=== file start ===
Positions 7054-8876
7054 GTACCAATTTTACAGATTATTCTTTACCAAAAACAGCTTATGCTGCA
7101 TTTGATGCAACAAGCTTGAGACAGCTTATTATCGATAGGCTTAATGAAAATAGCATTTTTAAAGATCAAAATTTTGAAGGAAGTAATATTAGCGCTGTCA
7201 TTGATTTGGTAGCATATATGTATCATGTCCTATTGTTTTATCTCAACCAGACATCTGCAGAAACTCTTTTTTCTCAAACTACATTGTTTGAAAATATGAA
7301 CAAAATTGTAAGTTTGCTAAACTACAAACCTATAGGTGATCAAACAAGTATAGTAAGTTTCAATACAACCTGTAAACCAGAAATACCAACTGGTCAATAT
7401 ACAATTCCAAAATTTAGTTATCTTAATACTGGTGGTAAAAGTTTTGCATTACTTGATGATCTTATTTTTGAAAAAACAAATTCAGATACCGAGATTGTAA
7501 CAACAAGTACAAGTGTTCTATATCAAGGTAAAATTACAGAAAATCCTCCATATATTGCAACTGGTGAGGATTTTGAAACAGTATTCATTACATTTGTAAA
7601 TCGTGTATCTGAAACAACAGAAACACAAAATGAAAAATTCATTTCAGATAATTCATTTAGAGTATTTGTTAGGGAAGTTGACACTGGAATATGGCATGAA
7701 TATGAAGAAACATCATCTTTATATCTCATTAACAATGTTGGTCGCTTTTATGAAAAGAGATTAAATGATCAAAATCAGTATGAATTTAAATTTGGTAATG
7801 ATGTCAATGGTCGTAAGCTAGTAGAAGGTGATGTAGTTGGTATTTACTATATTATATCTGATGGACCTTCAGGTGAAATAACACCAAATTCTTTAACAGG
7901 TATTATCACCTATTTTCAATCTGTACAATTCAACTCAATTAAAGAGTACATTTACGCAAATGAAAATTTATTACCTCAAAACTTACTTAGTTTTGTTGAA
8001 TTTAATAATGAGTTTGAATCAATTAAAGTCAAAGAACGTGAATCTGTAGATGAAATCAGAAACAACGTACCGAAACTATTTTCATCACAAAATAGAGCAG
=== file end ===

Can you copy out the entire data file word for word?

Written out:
Positions 7054-8876
7054 GTACCAATTTTACAGATTATTCTTTACCAAAAACAGCTTATGCTGCA
7101 TTTGATGCAACAAGCTTGAGACAGCTTATTATCGATAGGCTTAATGAAAATAGCATTTTTAAAGATCAAAATTTTGAAGGAAGTAATATTAGCGCTGTCA
7201 TTGATTTGGTAGCATATATGTATCATGTCCTATTGTTTTATCTCAACCAGACATCTGCAGAAACTCTTTTTTCTCAAACTACATTGTTTGAAAATATGAA
7301 CAAAATTGTAAGTTTGCTAAACTACAAACCTATAGGTGATCAAACAAGTATAGTAAGTTTCAATACAACCTGTAAACCAGAAATACCAACTGGTCAATAT
7401 ACAATTCCAAAATTTAGTTATCTTAATACTGGTGGTAAAAGTTTTGCATTACTTGATGATCTTATTTTTGAAAAAACAAATTCAGATACCGAGATTGTAA
7501 CAACAAGTACAAGTGTTCTATATCAAGGTAAAATTACAGAAAATCCTCCATATATTGCAACTGGTGAGGATTTTGAAACAGTATTCATTACATTTGTAAA
7601 TCGTGTATCTGAAACAACAGAAACACAAAATGAAAAATTCATTTCAGATAATTCATTTAGAGTATTTGTTAGGGAAGTTGACACTGGAATATGGCATGAA
7701 TATGAAGAAACATCATCTTTATATCTCATTAACAATGTTGGTCGCTTTTATGAAAAGAGATTAAATGATCAAAATCAGTATGAATTTAAATTTGGTAATG
7801 ATGTCAATGGTCGTAAGCTAGTAGAAGGTGATGTAGTTGGTATTTACTATATTATATCTGATGGACCTTCAGGTGAAATAACACCAAATTCTTTAACAGG
7901 TATTATCACCTATTTTCAATCTGTACAATTCAACTCAATTAAAGAGTACATTTACGCAAATGAAAATTTATTACCTCAAAACTTACTTAGTTTTGTTGAA
8001 TTTAATAATGAGTTTGAATCAATTAAAGTCAAAGAACGTGAATCTGTAGATGAAATCAGAAACAACGTACCGAAACTATTTTCATCACAAAATAGAGCAG